Irish on Track for Border Pass on Day One of No-Deal Brexit

(Bloomberg) -- The European Union is leaning toward allowing Ireland to maintain an open border with Northern Ireland in the immediate aftermath of a no-deal Brexit, according to a person familiar with the matter.

Instead, the European Commission will seek evidence of a government plan to deal with the flow of goods along the bloc’s new land frontier with the U.K. over time, according to an EU diplomat, who asked not be named as deliberations are ongoing. Initial talks have been undertaken on the matter, but no concrete proposals have been tabled.

Irish on Track for Border Pass on Day One of No-Deal Brexit

German Chancellor Angela Merkel will meet Irish Prime Minister Leo Varadkar in Dublin on Thursday, in part to discuss his plans for a no-deal Brexit. Though U.K. Prime Minister Theresa May and Labour leader Jeremy Corbyn are trying to thrash out a Brexit compromise, the risk that the U.K. crashes out of the bloc without a deal remains.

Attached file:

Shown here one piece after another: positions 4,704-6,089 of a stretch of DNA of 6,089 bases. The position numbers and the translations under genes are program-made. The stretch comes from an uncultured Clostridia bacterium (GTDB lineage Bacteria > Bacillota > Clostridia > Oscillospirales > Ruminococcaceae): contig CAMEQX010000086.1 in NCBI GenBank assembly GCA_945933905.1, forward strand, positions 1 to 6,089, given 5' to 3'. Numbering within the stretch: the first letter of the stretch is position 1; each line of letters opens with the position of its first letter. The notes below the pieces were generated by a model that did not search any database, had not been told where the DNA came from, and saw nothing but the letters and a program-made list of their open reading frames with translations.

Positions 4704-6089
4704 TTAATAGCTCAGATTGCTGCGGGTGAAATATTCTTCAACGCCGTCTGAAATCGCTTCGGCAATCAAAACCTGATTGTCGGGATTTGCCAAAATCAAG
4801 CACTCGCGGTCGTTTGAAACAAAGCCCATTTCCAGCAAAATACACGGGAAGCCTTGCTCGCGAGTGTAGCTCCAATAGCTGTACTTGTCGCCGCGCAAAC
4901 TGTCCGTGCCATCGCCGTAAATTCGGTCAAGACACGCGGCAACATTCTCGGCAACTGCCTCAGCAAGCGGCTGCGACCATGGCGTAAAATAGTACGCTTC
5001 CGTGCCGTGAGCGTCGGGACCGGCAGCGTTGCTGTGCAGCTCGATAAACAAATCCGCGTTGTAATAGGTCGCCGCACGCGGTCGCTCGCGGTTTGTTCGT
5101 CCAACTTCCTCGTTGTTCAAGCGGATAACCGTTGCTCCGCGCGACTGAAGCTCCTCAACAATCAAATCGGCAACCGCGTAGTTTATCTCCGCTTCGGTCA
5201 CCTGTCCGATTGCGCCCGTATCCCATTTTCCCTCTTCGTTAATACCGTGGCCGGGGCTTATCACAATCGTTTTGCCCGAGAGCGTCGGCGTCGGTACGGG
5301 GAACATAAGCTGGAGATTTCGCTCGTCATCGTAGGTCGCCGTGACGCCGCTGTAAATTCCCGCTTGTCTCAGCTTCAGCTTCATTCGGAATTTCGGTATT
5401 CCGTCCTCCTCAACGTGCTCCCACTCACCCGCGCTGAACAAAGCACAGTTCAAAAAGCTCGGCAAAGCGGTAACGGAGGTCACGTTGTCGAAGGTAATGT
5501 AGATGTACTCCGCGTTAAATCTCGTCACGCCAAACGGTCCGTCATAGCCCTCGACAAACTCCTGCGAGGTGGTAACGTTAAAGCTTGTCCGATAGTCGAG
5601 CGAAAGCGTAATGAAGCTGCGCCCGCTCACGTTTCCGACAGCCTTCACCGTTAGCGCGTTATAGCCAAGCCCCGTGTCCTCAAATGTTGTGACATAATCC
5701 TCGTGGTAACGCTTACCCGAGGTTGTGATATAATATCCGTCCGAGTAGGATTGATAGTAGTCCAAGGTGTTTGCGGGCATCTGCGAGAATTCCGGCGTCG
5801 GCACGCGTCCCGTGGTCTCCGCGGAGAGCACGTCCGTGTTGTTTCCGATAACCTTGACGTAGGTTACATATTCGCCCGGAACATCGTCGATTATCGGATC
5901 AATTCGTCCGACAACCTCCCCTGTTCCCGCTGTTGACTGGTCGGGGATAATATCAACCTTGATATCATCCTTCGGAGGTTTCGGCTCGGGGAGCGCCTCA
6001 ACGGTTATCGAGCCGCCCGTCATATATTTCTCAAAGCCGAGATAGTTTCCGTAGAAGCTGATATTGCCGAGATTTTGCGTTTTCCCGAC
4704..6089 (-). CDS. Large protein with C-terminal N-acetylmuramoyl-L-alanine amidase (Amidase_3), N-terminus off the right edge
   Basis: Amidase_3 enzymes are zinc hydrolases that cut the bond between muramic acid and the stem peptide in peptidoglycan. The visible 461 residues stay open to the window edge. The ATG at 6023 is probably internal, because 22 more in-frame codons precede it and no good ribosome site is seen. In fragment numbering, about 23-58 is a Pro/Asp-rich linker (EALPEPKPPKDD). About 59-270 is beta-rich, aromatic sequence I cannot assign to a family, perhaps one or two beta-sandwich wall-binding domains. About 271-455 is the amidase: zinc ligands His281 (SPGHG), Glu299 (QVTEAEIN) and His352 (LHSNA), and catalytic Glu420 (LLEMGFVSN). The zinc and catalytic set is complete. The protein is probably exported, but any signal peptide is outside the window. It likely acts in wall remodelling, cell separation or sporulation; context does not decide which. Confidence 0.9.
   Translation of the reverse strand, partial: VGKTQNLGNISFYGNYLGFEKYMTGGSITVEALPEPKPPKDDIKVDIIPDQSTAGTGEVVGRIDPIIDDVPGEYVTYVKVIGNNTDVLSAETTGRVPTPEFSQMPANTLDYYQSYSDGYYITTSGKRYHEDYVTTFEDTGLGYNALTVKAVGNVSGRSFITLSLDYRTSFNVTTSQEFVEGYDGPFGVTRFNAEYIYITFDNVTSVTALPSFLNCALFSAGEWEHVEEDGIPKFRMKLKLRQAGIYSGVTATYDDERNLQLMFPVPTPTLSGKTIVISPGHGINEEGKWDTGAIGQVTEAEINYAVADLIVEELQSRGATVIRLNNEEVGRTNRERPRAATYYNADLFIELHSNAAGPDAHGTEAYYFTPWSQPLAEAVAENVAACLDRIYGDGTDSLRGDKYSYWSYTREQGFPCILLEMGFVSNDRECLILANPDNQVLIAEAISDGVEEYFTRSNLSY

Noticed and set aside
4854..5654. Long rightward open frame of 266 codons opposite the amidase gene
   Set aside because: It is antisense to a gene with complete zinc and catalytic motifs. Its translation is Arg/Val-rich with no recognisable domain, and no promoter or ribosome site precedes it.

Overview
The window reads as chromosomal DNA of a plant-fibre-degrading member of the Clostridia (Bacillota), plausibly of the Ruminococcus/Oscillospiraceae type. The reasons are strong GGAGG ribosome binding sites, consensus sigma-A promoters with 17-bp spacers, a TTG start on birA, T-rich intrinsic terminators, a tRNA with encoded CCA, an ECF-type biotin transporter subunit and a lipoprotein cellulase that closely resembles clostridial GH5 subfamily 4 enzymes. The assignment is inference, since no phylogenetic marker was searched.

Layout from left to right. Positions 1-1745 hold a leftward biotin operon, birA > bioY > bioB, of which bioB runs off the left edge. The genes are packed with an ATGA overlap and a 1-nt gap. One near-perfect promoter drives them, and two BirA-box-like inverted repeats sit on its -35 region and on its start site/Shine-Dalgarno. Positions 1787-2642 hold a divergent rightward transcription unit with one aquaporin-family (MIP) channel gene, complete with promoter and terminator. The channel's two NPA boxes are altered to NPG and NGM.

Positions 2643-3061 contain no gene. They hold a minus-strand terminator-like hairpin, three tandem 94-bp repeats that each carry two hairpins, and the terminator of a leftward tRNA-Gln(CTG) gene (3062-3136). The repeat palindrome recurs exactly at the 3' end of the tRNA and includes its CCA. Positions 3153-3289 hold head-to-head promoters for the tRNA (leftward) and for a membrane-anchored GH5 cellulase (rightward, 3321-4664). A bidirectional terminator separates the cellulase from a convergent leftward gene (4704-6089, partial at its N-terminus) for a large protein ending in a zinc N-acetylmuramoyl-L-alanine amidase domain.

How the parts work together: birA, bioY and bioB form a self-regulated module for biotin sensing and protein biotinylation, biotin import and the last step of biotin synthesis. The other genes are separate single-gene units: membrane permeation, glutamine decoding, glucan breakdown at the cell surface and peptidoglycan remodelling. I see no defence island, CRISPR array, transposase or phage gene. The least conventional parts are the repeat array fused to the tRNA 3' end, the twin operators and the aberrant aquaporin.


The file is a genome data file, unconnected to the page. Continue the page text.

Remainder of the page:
For Ireland, the dilemma is this: policing the border could endanger the region’s peace process. Failing to do so could endanger Ireland’s access to the single market. If the U.K. tumbles out of the bloc without a deal, the question that has dogged Brexit talks -- how to avoid a hard border on the island of Ireland -- becomes an acute crisis.

Irish on Track for Border Pass on Day One of No-Deal Brexit

Merkel has long been concerned about the problem. In a 40-minute call in January, she pressed Varadkar to explain his position that the government wouldn’t ever introduce physical infrastructure on the 310-mile (500-kilometer) border -- the German leader was concerned that this risked undercutting the EU’s negotiating position on the so-called backstop, designed to keep the border invisible.

Still, she remains sympathetic to the Irish. Merkel said Wednesday that Ireland is the focal point of the EU’s efforts to find a deal.

“We often say Europe is a question of war and peace, and here you can basically see that it is a question of violence and non-violence,” Merkel told reporters after meeting Eastern state premiers in the Thuringian village of Neudietendorf.

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